Alex Moore has worked as a schoolteacher and university lecturer since 1969. At the time of publication he was an emeritus professor at the Institute of Education, University of London.
Barbara Patilla retired age 61 after working all her adult life. For 28 years she taught in secondary schools in Tower Hamlets, apart from three years working as an advisory teacher in the ILEA.
Anne Peters was Head of Information and Services at the Institute of Education, University of London.
Sid Reddy came into Financial Advice after a career in teaching and retail management. At the time of publication he was working as an Independent Financial Adviser and also advised charitable organisations on various aspects of Financial Planning.
Section 1 Big Issues and the experience of the Retiring Women group
1 Perspectives on retiring: dipping our bread into the sherry by Caroline Lodge and Eileen Carnell
2 The history of the Retiring Women group by Marianne Coleman
3 What we have learned about running the group by Eileen Carnell, Marianne Coleman, Jennifer Evans, Anne Gold, Alison Kirton, Diana Leonard, Caroline Lodge and Anne Peters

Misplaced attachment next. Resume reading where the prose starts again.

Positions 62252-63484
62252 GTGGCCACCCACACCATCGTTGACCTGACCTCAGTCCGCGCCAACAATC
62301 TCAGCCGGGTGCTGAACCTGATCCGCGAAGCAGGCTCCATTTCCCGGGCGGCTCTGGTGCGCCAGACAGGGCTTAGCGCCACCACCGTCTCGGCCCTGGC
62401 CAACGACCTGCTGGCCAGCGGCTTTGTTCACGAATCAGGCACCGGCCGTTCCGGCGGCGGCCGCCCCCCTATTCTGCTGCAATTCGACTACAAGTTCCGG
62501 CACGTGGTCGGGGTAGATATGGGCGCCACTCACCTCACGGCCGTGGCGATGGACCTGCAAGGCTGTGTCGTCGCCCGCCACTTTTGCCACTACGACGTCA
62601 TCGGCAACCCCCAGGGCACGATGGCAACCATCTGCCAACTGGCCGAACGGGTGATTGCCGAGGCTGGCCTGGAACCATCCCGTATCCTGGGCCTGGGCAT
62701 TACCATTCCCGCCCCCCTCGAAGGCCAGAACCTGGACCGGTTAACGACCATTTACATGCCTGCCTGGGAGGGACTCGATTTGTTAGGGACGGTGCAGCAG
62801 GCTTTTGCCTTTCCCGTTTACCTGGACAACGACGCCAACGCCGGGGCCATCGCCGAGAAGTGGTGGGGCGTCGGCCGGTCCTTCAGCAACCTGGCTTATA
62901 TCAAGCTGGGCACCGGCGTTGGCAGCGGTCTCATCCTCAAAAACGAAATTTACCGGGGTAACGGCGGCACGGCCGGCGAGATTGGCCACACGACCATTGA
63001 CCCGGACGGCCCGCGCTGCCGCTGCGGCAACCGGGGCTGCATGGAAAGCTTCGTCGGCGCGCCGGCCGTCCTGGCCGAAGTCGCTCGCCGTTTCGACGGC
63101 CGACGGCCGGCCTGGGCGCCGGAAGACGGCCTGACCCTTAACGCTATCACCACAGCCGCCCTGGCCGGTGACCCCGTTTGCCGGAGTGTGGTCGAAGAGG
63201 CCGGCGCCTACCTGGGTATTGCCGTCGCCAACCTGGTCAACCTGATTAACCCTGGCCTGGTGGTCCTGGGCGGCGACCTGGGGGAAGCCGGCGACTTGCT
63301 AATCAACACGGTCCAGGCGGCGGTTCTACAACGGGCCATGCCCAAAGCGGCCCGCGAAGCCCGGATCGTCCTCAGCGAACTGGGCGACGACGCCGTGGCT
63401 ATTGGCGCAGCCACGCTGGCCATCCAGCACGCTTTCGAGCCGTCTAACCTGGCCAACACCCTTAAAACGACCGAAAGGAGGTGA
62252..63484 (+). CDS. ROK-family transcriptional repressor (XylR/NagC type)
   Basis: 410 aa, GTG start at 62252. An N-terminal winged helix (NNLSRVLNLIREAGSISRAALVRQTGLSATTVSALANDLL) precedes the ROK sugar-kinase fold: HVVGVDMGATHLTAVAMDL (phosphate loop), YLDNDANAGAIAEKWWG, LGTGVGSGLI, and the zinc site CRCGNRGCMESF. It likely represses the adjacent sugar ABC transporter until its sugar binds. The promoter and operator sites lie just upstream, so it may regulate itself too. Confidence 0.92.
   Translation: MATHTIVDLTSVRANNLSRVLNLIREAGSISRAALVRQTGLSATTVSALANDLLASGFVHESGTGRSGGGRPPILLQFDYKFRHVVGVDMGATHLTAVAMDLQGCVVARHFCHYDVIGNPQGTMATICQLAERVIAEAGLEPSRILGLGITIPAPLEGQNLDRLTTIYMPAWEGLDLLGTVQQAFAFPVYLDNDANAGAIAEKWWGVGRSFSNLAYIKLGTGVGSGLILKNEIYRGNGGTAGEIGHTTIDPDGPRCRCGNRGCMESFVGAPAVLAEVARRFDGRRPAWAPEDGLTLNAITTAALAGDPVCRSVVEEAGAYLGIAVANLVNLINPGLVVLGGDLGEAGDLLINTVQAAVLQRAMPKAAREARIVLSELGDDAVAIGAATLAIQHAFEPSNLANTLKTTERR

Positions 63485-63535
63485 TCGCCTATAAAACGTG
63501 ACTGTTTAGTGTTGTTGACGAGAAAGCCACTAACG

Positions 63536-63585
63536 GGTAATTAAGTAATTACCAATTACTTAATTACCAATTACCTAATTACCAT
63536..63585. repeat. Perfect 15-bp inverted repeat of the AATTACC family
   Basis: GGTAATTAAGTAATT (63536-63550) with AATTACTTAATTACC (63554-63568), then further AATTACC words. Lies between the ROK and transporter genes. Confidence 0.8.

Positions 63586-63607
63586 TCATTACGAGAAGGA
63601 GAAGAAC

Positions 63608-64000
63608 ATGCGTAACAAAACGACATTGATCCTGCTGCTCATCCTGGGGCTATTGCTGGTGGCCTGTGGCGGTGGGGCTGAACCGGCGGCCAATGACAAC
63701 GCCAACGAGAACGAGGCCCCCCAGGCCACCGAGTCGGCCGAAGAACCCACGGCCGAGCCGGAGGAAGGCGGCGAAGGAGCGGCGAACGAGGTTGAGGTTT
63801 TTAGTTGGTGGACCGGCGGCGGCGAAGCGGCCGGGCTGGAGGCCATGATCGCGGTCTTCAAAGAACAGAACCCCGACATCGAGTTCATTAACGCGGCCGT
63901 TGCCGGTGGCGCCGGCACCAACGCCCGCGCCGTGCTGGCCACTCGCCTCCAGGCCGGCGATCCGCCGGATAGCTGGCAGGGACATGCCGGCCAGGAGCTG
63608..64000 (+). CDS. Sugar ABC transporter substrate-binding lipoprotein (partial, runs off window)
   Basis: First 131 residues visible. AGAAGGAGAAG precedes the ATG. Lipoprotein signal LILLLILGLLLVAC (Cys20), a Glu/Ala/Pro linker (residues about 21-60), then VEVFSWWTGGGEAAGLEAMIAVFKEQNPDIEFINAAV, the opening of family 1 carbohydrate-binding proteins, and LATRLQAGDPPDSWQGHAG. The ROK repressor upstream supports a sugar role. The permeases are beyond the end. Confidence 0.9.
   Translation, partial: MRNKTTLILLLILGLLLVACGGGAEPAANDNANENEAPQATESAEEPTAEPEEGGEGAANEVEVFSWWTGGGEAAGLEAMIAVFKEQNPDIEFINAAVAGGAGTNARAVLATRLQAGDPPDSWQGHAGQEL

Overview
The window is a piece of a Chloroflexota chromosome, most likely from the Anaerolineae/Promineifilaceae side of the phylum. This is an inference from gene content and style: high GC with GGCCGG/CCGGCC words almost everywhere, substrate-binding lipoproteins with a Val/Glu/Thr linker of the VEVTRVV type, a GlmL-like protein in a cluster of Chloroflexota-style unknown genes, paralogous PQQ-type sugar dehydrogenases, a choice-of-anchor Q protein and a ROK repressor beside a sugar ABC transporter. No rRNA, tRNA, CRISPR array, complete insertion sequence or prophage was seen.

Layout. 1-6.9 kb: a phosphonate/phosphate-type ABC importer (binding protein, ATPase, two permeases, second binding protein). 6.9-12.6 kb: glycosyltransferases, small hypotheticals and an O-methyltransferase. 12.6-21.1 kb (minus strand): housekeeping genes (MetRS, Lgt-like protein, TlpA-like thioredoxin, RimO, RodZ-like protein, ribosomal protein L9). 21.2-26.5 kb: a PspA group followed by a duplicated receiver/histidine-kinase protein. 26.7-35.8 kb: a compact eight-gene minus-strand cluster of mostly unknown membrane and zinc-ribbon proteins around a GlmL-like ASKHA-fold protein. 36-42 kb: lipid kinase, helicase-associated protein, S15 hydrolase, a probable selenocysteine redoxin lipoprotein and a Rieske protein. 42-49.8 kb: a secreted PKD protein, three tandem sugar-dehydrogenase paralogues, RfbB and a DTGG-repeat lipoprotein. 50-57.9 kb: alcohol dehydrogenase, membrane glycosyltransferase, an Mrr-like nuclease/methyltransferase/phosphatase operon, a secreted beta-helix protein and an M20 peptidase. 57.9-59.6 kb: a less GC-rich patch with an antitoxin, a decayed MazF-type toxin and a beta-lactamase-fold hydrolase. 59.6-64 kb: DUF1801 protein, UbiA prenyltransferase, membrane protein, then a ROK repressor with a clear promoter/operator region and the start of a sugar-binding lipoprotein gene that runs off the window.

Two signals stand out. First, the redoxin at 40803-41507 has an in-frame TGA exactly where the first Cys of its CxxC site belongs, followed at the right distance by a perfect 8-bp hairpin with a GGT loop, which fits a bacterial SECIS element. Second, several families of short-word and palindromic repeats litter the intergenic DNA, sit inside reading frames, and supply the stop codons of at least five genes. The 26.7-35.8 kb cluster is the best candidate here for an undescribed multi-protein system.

Section 2 Retiring stories
4 Three teachers talk about retiring by Barbara Patilla, Anne Freeman and Lorna Hoey
5 Hip-hop, illness and early retirement by Gil Bennet
6 Transitions and transformations by Eileen Carnell
7 Part-time work as a way forward into retirement by Marianne Coleman
8 Busy doing nothing... by Jennifer Evans
9 Reflections on gender and retiring by Anne Gold
10 Even busier in my Third Age by Ashley Kent
11 Dogs and duvets: living in rural France as a retirement project by Alison Kirton
12 One step forward and two back, then hopefully forward again by Diana Leonard
13 Retiring backwards by Caroline Lodge
14 A conversation with Ted Mercer, looking back twenty years by Ted Mercer
15 Into the airlock by Alex Moore
Section 3 Supporting and celebrating retiring
16 Professional development for retiring by Jacqui MacDonald
17 Helping people to the other side: recurring themes from a financial adviser by Sid Reddy
18 Reasons to be cheerful by Eileen Carnell, Marianne Coleman, Jennifer Evans, Anne Gold, Alison Kirton, Diana Leonard, Caroline Lodge and Anne Peters
Although retirement is a transition commonly experienced by people as they reach the end of a work cycle, it is nevertheless a highly individualized experience. For many, it can also be the start of new beginnings. Retiring Lives gives a wonderful insight into the personal reflective process that retirement involves and allows readers to reflect in a meaningful way on their own retirement experience.